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Breathing Device May Help Spare Tissue from Radiation Side Effects

A special breathing technology may help spare healthy lung, heart and liver tissue from the effects of radiation during treatment for early stage breast cancer. Kolby Sidhu, M.D., an instructor in radiation oncology at Jefferson Medical College of Thomas Jefferson University in Philadelphia, leads a clinical trial examining the effectiveness of the Active Breathing Coordinator (ABC), a device that is aimed at helping patients to hold their breath in a consistent manner while receiving radiation. This inhalation in turn increases the separation between the breast tissue and the heart, reducing the heart’s exposure to radiation during treatment. From Thomas Jefferson University :Breathing Device May Help Spare Normal Tissue from Radiation Therapy Side Effects

A special breathing technology may help spare healthy lung, heart and liver tissue from the effects of radiation during treatment for early stage breast cancer.

Kolby Sidhu, M.D., an instructor in radiation oncology at Jefferson Medical College of Thomas Jefferson University in Philadelphia, leads a clinical trial examining the effectiveness of the Active Breathing Coordinator (ABC), a device that is aimed at helping patients to hold their breath in a consistent manner while receiving radiation. This inhalation in turn increases the separation between the breast tissue and the heart, reducing the heart’s exposure to radiation during treatment.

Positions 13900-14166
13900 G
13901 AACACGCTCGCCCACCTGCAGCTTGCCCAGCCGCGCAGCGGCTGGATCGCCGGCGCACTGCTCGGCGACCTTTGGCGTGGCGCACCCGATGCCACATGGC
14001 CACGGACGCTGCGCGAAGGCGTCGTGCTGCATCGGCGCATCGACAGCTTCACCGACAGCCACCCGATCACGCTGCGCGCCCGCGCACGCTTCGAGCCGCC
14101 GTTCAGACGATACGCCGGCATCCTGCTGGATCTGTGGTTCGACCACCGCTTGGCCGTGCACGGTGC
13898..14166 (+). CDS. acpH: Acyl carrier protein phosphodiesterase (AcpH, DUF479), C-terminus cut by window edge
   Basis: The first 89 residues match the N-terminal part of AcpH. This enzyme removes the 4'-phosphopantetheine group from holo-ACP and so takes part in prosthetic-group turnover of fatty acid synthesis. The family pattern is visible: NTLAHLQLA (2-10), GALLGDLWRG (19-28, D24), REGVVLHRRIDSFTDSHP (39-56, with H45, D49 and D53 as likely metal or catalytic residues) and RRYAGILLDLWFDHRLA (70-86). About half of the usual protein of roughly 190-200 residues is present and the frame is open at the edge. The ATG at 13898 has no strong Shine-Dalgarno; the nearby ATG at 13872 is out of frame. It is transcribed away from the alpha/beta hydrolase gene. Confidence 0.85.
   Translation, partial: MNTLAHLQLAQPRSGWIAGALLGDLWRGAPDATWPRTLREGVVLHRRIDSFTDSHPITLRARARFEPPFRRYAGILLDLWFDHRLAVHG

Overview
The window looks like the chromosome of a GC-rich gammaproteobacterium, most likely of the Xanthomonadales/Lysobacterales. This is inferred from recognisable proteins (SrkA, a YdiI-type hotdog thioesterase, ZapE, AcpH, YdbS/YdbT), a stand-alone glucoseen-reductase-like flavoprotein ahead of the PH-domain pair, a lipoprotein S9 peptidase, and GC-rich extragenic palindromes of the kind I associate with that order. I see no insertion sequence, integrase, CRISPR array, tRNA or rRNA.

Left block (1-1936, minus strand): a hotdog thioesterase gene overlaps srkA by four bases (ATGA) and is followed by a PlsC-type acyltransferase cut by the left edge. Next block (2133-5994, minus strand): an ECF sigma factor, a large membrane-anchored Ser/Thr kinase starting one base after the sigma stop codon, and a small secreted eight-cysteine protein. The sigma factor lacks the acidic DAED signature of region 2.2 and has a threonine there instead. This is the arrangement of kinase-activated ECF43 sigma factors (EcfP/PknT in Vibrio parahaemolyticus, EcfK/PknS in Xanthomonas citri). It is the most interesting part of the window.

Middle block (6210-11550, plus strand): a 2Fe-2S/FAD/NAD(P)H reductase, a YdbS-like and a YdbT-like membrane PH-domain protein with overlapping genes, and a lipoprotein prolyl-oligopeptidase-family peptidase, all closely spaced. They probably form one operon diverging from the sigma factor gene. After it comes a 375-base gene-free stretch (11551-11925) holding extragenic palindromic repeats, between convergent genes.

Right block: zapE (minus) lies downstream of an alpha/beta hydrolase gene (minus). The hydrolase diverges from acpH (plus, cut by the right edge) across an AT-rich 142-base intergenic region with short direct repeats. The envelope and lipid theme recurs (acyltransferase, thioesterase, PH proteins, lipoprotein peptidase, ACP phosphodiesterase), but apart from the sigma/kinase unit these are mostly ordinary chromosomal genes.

A major limitation of using radiation to treat cancer is the damage it can inflict on normal tissue. According to Dr. Sidhu, when oncologists treat patients for breast cancer, they typically have to give radiation to areas that include the heart and liver. If a person takes a deep breath, the chest expands and the heart separates from the chest, giving some space to treat the breast while missing the heart and liver. But timing the dose of radiation with deep breaths is frequently difficult and doctors and patients would like to have a way to lessen the heart’s exposure.

Thomas Jefferson University Hospital and Jefferson’s Kimmel Cancer Center is one of only two hospitals in the country testing the effectiveness of the ABC on breast cancer patients. The device has been used with lung cancer patients, who often are extremely ill. They may have trouble breathing and have difficulty with the device. Using it for breast cancer is fairly new, she says.

“Modern chemotherapy is increasingly toxic to the heart,” says Dr. Sidhu. “We’re trying to avoid the heart as much as possible. The less normal tissue you irradiate, the better.”

In the study, which requires some training for the patient to get comfortable with the equipment, ABC helps the individual hold a deep breath and maintain the extra space between heart and breast a little longer than usual. The researchers measure the amount of normal tissue in lung, heart and liver spared from radiation. They then will follow patients after treatment to see whether or not there are long-term effects from radiation. The first phase of the study examines 20 patients.

According to Walter J. Curran, M.D., professor and chair of radiation oncology and clinical director of Jefferson’s Kimmel Cancer Center, therapies for women with early stage breast cancer are improving. “You really have to consider the long-term effects of treatment,” Dr. Sidhu says. “Most breast cancer patients will live a long time.”



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